United Nations Plane Crash in Bolivia Kills 6
The small Cessna 210 aircraft took off from La Paz at around 9:30 am local time on Thursday for what was supposed to be a routine flight for the United Nations Office on Drugs and Crime (UNODC) to monitor coca leaf production in the region. Concerns were raised when the plane did not arrive as expected at 2:30 pm local time.
A rescue operation was launched soon after the plane failed to arrive, and rescuers trekked for hours in thick rain forest to reach the burnt wreckage, which lay on a steep hillside deep in the jungle. The wreckage was found on early Saturday morning.
On Friday, Bolivian state-run media cited Asunta city mayor Vidal Machicado as saying that the plane had been found and that there were no casualties. “The six crew members are in a good condition and no one was hurt,” Machicado said, but his statement was later rejected by the government.
Robert Brockmann, the head of the UN Information Center (UNIC) in La Paz, said on Saturday that it had been informed by the Bolivian Air Force that there are no survivors among the two military pilots and four UNODC staff members.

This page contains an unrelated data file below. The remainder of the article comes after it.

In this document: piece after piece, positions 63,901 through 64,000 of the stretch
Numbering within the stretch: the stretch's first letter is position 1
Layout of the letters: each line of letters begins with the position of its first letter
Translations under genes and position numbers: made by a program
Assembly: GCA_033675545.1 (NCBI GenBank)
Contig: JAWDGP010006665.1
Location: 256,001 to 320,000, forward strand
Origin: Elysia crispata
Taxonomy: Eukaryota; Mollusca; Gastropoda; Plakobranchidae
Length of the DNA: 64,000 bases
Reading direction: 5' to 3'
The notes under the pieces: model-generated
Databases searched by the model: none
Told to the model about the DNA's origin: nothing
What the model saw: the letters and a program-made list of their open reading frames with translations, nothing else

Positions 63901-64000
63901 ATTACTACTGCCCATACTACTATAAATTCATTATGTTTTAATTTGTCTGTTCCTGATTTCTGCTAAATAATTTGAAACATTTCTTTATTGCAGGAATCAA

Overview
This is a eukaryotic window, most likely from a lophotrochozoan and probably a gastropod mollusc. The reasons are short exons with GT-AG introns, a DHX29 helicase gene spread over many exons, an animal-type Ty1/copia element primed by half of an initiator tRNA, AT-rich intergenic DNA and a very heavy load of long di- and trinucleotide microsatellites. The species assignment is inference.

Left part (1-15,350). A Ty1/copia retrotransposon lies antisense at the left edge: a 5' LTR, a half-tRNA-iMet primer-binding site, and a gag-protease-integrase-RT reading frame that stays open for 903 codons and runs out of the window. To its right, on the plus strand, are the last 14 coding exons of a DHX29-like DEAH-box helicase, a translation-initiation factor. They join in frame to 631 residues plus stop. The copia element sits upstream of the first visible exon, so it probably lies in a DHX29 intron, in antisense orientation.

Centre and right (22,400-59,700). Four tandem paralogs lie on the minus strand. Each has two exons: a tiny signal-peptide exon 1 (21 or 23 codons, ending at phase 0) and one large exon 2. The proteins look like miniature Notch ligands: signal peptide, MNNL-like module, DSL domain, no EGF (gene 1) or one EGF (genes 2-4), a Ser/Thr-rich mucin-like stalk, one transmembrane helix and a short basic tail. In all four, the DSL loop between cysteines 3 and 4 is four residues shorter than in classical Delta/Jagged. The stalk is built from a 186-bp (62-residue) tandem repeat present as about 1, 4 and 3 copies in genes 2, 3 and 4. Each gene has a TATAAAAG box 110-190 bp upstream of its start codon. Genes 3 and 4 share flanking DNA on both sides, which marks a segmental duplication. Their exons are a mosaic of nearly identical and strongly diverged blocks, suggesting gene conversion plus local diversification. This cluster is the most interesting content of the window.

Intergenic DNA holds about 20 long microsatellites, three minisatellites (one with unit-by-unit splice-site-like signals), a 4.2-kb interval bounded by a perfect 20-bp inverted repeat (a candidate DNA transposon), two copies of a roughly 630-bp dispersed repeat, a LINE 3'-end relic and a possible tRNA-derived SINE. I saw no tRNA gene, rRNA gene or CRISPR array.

Brockmann said the next of kin have been informed and that the bodies of three of those killed are due to arrive in La Paz later on Saturday. The other three victims are expected to arrive in the capital on Sunday.
The United Nations identified the four UN victims as two men and two women who all have the Bolivian nationality. The military pilots were also identified as Bolivians.
Last month, 32 people were killed when a United Nations plane crashed while landing at N’Djili International Airport in Kinshasa, the capital and largest city of the Democratic Republic of Congo. Only one person survived the crash, but was seriously injured.